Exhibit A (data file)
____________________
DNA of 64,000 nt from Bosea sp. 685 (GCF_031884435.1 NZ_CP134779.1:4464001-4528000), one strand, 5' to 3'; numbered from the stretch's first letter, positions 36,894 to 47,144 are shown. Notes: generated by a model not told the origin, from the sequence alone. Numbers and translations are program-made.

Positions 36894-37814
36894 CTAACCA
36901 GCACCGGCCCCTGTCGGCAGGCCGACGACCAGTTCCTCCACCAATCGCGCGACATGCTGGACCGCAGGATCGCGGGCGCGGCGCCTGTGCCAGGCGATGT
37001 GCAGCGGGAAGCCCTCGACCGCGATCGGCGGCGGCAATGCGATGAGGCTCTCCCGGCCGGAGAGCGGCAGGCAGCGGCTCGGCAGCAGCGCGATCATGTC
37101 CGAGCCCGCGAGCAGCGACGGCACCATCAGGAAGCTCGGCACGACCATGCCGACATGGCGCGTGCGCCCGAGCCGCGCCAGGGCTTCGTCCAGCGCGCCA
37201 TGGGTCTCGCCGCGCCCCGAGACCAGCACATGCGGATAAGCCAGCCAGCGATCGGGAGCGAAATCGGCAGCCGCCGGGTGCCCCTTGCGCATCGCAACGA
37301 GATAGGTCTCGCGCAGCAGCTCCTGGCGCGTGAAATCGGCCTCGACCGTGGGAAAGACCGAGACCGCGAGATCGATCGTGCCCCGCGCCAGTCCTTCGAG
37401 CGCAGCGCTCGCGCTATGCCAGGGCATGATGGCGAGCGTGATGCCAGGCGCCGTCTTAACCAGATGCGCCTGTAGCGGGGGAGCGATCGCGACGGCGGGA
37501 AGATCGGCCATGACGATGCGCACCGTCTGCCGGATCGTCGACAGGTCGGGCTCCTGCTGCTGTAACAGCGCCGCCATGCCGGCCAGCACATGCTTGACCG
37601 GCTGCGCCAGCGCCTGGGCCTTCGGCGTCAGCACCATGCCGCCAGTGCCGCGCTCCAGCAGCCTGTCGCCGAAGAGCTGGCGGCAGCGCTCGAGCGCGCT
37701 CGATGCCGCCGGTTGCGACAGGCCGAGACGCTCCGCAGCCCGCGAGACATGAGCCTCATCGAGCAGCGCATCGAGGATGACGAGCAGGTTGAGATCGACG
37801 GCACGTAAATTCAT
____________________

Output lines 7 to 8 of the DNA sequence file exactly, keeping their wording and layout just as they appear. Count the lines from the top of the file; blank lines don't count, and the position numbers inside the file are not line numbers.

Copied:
37201 TGGGTCTCGCCGCGCCCCGAGACCAGCACATGCGGATAAGCCAGCCAGCGATCGGGAGCGAAATCGGCAGCCGCCGGGTGCCCCTTGCGCATCGCAACGA
37301 GATAGGTCTCGCGCAGCAGCTCCTGGCGCGTGAAATCGGCCTCGACCGTGGGAAAGACCGAGACCGCGAGATCGATCGTGCCCCGCGCCAGTCCTTCGAG